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Sarcoidosis, a medical condition in which inflammation occurs in various parts of the body, often requires no treatment. Generally, treatment might only entail monitoring through exams and x-rays until the signs and symptoms subside. In some instances, though, affected individuals might develop persistent symptoms that necessitate lifelong or long-term sarcoidosis treatment. If this is the case, management of sarcoidosis includes anti-inflammatory and immunosuppressive medications. Surgery becomes a treatment option in the event of organ failure.
Long-term sarcoidosis treatment does not necessarily cure the medical condition. Instead, it temporarily relieves an affected individual of symptoms. These symptoms might improve with continued treatment, but if the treatment stops, they usually reoccur. This is why sarcoidosis treatment is considered lifelong, or at least long-term.
Corticosteroids are the primary type of sarcoidosis treatment. These anti-inflammatory medications help with treating symptoms in various areas of the body. They come in cream or oral form, with the application depending on an affected individual’s specific condition. Examples of corticosteroids include methylpredisolone and prednisone.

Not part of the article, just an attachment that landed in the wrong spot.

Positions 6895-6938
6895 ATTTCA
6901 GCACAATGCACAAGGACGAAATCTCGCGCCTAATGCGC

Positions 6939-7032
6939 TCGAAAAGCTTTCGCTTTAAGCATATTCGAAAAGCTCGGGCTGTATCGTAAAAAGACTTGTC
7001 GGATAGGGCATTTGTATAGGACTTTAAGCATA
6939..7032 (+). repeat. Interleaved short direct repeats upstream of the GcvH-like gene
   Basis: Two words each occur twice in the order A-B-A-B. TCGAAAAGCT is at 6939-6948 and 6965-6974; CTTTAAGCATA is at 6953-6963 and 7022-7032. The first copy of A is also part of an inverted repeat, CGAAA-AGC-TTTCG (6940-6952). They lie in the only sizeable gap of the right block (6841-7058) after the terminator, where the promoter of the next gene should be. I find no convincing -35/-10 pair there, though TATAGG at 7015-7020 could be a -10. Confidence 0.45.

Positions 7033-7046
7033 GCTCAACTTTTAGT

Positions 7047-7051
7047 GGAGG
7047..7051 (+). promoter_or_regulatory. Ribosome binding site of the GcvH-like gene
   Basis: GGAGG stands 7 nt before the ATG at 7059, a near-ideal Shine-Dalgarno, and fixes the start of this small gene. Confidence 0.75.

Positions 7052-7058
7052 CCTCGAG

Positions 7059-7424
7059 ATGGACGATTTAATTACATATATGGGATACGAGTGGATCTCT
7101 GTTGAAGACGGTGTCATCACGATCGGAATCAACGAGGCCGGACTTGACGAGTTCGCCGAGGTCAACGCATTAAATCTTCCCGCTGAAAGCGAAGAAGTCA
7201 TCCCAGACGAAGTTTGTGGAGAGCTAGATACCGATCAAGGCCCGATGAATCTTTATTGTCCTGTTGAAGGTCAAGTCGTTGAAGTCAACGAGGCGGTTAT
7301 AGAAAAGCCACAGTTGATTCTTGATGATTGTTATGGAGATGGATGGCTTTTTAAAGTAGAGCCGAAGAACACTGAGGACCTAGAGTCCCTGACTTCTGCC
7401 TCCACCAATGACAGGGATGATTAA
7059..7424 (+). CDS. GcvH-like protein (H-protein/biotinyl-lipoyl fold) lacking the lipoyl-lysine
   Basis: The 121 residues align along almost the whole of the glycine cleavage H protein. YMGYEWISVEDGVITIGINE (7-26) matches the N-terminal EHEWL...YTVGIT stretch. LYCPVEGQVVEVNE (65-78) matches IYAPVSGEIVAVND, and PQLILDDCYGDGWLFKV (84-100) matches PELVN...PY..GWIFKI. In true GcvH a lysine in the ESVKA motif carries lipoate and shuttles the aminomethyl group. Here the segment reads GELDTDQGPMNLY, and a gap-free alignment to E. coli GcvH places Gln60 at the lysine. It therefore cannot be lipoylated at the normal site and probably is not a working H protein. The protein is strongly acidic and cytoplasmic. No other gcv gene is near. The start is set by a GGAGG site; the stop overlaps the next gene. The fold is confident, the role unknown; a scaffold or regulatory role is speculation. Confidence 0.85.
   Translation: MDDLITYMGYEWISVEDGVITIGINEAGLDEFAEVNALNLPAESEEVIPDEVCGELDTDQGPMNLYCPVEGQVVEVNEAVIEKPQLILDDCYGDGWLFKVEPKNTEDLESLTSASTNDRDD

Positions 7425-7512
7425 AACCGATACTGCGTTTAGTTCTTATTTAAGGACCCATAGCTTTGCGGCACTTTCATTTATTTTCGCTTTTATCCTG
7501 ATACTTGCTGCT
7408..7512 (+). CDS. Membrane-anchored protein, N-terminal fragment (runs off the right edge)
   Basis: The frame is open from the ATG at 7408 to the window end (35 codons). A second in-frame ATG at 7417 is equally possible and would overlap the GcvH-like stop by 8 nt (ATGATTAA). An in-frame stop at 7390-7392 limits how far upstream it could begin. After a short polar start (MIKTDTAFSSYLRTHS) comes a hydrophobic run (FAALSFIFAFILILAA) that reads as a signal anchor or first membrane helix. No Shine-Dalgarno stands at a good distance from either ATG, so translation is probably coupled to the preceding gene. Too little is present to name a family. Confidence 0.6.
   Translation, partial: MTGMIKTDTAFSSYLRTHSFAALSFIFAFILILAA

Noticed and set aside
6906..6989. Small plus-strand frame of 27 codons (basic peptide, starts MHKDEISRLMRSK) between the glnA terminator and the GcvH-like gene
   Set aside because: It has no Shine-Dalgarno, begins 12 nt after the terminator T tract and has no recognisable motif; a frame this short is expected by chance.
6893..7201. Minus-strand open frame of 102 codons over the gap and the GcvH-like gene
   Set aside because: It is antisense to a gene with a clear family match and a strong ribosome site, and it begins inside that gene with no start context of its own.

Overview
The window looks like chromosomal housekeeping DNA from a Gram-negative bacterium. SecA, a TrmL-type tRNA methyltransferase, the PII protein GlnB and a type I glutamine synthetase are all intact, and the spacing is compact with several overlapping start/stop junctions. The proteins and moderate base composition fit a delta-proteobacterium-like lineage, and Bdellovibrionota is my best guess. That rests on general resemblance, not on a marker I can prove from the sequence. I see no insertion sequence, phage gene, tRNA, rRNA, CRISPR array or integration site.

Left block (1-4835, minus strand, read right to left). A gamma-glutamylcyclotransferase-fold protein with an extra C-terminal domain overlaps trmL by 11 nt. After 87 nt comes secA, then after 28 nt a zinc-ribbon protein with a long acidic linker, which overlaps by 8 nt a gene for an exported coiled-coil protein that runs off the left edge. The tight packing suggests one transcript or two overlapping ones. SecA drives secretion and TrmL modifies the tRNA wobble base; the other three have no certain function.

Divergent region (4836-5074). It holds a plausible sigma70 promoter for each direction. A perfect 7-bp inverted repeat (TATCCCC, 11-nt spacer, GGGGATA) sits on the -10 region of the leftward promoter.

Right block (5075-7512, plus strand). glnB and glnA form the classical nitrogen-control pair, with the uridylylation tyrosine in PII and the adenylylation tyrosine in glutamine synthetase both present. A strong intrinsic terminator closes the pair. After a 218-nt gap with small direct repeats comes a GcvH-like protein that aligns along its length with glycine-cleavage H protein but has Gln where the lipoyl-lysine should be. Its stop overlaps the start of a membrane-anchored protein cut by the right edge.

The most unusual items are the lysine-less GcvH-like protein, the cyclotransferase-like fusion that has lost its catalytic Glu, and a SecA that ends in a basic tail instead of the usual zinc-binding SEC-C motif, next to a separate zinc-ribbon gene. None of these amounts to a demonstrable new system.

Medications that suppress the immune system can help reduce inflammation, which is why they might also help in sarcoidosis treatment. These immunosuppressive medications might supplement corticosterioid treatment, although they do have the potential to increase an individual’s susceptibility to infections. Examples of immunosuppressive medications include azaathioprine and methotrexate.
Surgery is also a type of sarcoidosis treatment. Severe cases of sarcoidosis can cause organ failure, in which case the individual might need an organ transplant. This treatment method is generally necessary only in severe and rare instances, though.
Many individuals with sarcoidosis do not require treatment, but for those who do, the need for treatment can last for several years, if not a lifetime. Permanent damage can occur as a result of the sarcoidosis, even though many people do generally overcome the medical condition as a whole, or learn to live with it. In some people, complications can arise and result in death. Complications that can lead to death include bleeding or scarring of lung tissue or problems that involve the heart.
Other complications can also occur because of sarcoidosis. It is the seriousness of these complications that can prompt sarcoidosis treatment. Complications include threat of organ failure due to the damage that untreated sarcoidosis can cause for different parts of the body. The eyes, heart and lungs are some of the areas in which complications can occur. The kidneys, nervous system and reproductive system are others.
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